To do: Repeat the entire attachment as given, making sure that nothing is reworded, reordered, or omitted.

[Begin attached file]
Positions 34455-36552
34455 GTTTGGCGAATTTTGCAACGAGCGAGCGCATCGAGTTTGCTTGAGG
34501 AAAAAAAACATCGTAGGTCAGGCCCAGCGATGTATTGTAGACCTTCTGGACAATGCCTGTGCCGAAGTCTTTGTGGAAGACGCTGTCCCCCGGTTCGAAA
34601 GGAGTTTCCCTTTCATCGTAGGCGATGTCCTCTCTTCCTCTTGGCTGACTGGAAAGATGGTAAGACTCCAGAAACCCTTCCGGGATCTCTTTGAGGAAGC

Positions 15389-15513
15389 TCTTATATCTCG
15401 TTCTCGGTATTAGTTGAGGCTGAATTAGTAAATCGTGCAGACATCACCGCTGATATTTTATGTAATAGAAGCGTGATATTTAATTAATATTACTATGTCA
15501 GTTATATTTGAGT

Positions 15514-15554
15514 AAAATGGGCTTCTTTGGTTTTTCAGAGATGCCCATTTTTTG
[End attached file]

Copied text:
Positions 34455-36552
34455 GTTTGGCGAATTTTGCAACGAGCGAGCGCATCGAGTTTGCTTGAGG
34501 AAAAAAAACATCGTAGGTCAGGCCCAGCGATGTATTGTAGACCTTCTGGACAATGCCTGTGCCGAAGTCTTTGTGGAAGACGCTGTCCCCCGGTTCGAAA
34601 GGAGTTTCCCTTTCATCGTAGGCGATGTCCTCTCTTCCTCTTGGCTGACTGGAAAGATGGTAAGACTCCAGAAACCCTTCCGGGATCTCTTTGAGGAAGC

Positions 15389-15513
15389 TCTTATATCTCG
15401 TTCTCGGTATTAGTTGAGGCTGAATTAGTAAATCGTGCAGACATCACCGCTGATATTTTATGTAATAGAAGCGTGATATTTAATTAATATTACTATGTCA
15501 GTTATATTTGAGT

Positions 15514-15554
15514 AAAATGGGCTTCTTTGGTTTTTCAGAGATGCCCATTTTTTG